Excerpt 3 from Karthik Varada’s interview
by Arasu Arun
We had a grand vision for the students of our college which we worked hard for- each and every one should do well in academics and in at least one extracurricular activity.
Me: Let me ask you something. What would be the legacy of Karthik Varada’s Gymkhana? What was the biggest thing you planned here?
KV: Hm… We did focus on improving many aspects of college life – socially and academically. But there is one thing I would like to pinpoint. Many members of my Gymkhana and I dedicated much of our tenure to something that we held very near to us. It wasn’t anything that could be pulled off in a month, a semester or even an entire tenure – it required years and years of effort.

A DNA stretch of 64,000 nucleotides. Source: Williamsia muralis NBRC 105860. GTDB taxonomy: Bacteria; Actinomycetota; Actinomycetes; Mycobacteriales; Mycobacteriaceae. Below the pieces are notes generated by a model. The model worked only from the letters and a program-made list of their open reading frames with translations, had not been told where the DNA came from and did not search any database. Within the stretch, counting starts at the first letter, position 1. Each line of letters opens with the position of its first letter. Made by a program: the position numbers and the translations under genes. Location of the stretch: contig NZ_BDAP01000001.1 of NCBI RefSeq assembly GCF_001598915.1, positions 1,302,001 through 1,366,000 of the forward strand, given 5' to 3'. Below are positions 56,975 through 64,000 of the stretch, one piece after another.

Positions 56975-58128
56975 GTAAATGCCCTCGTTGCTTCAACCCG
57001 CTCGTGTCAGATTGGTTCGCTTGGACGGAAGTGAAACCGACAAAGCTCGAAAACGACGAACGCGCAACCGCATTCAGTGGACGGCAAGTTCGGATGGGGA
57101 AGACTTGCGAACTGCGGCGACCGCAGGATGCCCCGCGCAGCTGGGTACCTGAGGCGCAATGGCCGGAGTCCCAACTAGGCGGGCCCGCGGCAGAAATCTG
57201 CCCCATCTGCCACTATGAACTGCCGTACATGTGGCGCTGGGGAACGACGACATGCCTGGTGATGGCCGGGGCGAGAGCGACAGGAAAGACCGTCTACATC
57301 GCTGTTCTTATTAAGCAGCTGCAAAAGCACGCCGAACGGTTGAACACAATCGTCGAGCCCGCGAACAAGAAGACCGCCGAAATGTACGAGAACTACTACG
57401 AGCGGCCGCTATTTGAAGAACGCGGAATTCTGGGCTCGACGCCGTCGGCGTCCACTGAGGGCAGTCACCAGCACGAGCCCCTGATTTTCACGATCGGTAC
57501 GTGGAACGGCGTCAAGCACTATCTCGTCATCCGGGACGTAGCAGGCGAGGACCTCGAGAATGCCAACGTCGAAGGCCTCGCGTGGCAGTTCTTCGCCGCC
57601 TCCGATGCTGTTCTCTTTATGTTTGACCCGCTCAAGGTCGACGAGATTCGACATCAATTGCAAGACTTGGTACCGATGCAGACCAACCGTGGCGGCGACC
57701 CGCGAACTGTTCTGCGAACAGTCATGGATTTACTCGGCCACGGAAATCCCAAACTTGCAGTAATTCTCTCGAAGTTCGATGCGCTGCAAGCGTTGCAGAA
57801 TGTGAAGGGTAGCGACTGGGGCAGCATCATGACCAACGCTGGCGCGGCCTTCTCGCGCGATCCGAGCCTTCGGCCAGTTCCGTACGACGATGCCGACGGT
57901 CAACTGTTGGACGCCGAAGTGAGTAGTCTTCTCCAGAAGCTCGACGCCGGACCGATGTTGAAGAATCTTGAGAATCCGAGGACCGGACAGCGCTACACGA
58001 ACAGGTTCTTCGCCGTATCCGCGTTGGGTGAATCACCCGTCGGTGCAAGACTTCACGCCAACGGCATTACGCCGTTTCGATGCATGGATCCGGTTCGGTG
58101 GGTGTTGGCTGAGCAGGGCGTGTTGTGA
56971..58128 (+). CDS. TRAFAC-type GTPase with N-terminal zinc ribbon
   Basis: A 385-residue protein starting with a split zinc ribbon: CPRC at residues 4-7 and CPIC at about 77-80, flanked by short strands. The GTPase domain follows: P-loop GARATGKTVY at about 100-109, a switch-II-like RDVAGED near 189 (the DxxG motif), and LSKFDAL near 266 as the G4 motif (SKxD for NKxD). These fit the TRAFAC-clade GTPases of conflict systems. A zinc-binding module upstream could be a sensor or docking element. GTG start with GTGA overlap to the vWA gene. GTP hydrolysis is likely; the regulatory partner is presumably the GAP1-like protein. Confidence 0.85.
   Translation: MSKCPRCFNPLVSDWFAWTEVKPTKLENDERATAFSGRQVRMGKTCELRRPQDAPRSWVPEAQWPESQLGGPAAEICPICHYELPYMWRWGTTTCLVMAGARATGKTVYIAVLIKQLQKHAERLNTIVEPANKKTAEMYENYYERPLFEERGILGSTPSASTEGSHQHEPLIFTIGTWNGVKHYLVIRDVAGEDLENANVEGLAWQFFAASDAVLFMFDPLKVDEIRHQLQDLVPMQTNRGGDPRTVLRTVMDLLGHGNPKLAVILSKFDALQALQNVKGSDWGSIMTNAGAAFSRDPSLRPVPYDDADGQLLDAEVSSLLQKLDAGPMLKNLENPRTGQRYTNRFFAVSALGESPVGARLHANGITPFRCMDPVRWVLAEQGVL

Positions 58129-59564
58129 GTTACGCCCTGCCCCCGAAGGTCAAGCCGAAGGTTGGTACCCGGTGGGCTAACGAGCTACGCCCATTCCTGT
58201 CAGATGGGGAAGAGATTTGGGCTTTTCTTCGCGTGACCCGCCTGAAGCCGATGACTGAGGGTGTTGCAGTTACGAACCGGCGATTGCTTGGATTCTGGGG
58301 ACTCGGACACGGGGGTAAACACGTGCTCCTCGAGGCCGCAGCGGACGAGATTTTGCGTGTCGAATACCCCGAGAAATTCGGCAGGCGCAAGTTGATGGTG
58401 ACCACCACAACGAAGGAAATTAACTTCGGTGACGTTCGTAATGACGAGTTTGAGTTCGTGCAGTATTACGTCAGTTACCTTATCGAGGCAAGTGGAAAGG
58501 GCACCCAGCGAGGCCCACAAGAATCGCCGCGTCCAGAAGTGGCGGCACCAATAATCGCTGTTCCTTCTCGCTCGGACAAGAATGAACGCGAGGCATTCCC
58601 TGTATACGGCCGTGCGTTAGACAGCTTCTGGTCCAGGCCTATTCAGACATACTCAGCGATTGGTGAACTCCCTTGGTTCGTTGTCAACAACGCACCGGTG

We had a grand vision for the students of our college – each and every one should be proficient academics and in at least one extracurricular activity.
Me: Woah! That’s deep. You actually wanted to pull off something like that?
KV: Yes. And we really felt we could do it. We had a well thought out strategy which evolved after hours of discussion. A bunch of us from the Gymkhana were very passionate about it. We spent weeks discussing the situation, the problem and how we could tackle it.
We started with Academic reforms.
The Academic Advisory Committee
“It was indeed a proud moment for me. I have never seen any student initiative spark such a positive reaction from the faculty members.”
[ACADEMIC REFORMS – START WITH WHY ]